Thought Leadership by Reed Smith LLP: Drone Delivery — The need for insurance

Words by Lau­ra-May Scott, part­ner at Reed Smith LLP.

The land­scape of shop­ping has dras­ti­cal­ly evolved with the rise of online retail­ers. Gone are the days of endur­ing long queues for sim­ple items like can open­ers or, in today’s con­text, air fry­ers. Now, with a sim­ple click, goods are swift­ly dis­patched to our doorsteps. And soon, they may arrive with­out any human involve­ment.

In recent times, select retail­ers have ini­ti­at­ed tri­als for drone deliv­ery, herald­ing a new chap­ter in the realm of deliv­er­ies. This emerg­ing trend demands atten­tion from the insur­ance sec­tor. The drone insur­ance mar­ket is grow­ing, and it shows no signs of slow­ing down as tech­no­log­i­cal advance­ments con­tin­ue and busi­ness­es increas­ing­ly rely on drones for pack­age deliv­ery.

So, what insur­ance do you need when using a drone in the UK?

As of 2024, the UK has imple­ment­ed a com­pre­hen­sive set of drone laws reg­u­lat­ed by the Civ­il Avi­a­tion Author­i­ty (CAA) to ensure the safe and respon­si­ble oper­a­tion of drones. The CAA reg­u­lates drone usage and local author­i­ties may have spe­cif­ic require­ments and reg­u­la­tions for drone flights with­in their juris­dic­tion. Addi­tion­al­ly, there may be local bylaws reg­u­lat­ing flights over crowd­ed areas, sen­si­tive sites, and restrict­ed air­space.

The insur­ance you need depends on the size of your drone and what you use it for. In short, if you fly a drone that weighs less than 20kg for fun, recre­ation, sport, or as a hob­by, you can choose whether or not to have insur­ance. If the drone is over 20kg, you need insur­ance. If you fly for work/business
pur­pos­es, you need insur­ance.

The CAA requires com­mer­cial drone oper­a­tors to hold an “ade­quate lev­el of insur­ance,” which includes pub­lic lia­bil­i­ty and avi­a­tion-spe­cif­ic lia­bil­i­ty.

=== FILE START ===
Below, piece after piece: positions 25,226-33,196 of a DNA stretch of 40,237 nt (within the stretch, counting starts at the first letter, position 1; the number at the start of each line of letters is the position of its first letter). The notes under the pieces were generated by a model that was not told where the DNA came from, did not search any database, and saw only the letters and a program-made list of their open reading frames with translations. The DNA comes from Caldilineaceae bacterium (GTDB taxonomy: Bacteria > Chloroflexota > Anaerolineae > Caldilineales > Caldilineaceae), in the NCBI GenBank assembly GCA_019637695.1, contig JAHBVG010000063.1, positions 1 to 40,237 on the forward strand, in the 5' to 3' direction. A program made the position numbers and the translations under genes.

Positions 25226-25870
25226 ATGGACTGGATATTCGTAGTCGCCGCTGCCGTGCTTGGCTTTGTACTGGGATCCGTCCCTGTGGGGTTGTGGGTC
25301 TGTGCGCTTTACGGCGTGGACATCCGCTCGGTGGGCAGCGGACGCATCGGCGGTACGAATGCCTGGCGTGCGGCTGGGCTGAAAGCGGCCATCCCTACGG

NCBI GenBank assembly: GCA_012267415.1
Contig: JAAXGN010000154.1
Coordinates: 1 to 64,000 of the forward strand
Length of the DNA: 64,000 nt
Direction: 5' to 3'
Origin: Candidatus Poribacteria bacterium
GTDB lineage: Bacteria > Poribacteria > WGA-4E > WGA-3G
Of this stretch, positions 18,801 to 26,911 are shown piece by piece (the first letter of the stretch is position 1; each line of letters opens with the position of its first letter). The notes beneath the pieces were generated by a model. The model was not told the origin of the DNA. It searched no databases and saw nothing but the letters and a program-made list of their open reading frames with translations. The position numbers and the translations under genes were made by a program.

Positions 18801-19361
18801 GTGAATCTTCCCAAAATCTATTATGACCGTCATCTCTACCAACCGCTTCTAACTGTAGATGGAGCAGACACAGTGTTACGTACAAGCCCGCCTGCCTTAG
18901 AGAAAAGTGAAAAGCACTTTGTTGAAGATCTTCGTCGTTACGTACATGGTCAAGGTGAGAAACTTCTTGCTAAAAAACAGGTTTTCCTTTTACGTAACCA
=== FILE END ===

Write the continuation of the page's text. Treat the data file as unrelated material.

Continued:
The pub­lic lia­bil­i­ty insur­ance needs to be com­pli­ant with EC Reg­u­la­tion 785/2004. The Reg­u­la­tion applies to all air car­ri­ers and to all air­craft oper­a­tors fly­ing with­in, into, out of, or over the ter­ri­to­ry of a Mem­ber State to which the Treaty applies (and the UK is caught with­in it).

Accord­ing to the Reg­u­la­tion, a drone oper­a­tor must pur­chase at least 750,000 Spe­cial Draw­ing Rights when oper­at­ing an air­craft up to 500kg. Spe­cial Draw­ing Rights (SDRs) are sup­ple­men­tary for­eign exchange reserve assets defined and main­tained by the Inter­na­tion­al Mon­e­tary Fund. At the time of writ­ing, 750,000 SDRs equate to around £784,967.15. Spe­cial­ist insur­ers will write insur­ance on a min­i­mum cov­er­age basis which will apply at all times to allow for fluc­tu­a­tions in the cur­ren­cy con­ver­sion rate of SDRs.

Fail­ure to com­ply with the Reg­u­la­tion can result in fines and/or revo­ca­tion of per­mis­sions to fly with­in the UK and Euro­pean Union. In prac­tice, drone insur­ance comes in vary­ing forms. As not­ed, it is manda­to­ry to have pub­lic lia­bil­i­ty and avi­a­tion-spe­cif­ic lia­bil­i­ty insur­ance, but, in real­i­ty, com­mer­cial drone oper­a­tors will want wider reach­ing cov­er.

For exam­ple, acci­den­tal dam­age insur­ance would come in handy as it cov­ers the cost of repair­ing or replac­ing your drone if it’s acci­den­tal­ly dam­aged. Theft insur­ance may also be a pru­dent invest­ment in a world where crim­i­nals find ways to inter­cept drones to use them for ille­gal activ­i­ty.

Anoth­er com­mon insur­ance is fly­away insur­ance. This pro­vides cov­er­age if your drone is lost due to fly­away, which occurs when your drone sud­den­ly los­es con­tact with the con­troller and flies away uncon­trol­lably. The cost of com­mer­cial drone insur­ance in the UK varies depend­ing on a vari­ety of fac­tors, such as the type of drone being used, the lev­el of cov­er­age required, and the intend­ed use of the drone.

One thing is for sure – drones are no longer being used by hob­by­ists for fun. This next-lev­el tech will no doubt become a more preva­lent fea­ture in our every day lives and it will be inter­est­ing to see how insur­ance prod­ucts evolve to sup­port it.

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Jason Pritchard

Jason Pritchard is the Editor of eVTOL Insights. He holds a BA from Leicester's De Montfort University and has worked in Journalism and Public Relations for more than a decade. Outside of work, Jason enjoys playing and watching football and golf. He also has a keen interest in Ancient Egypt.

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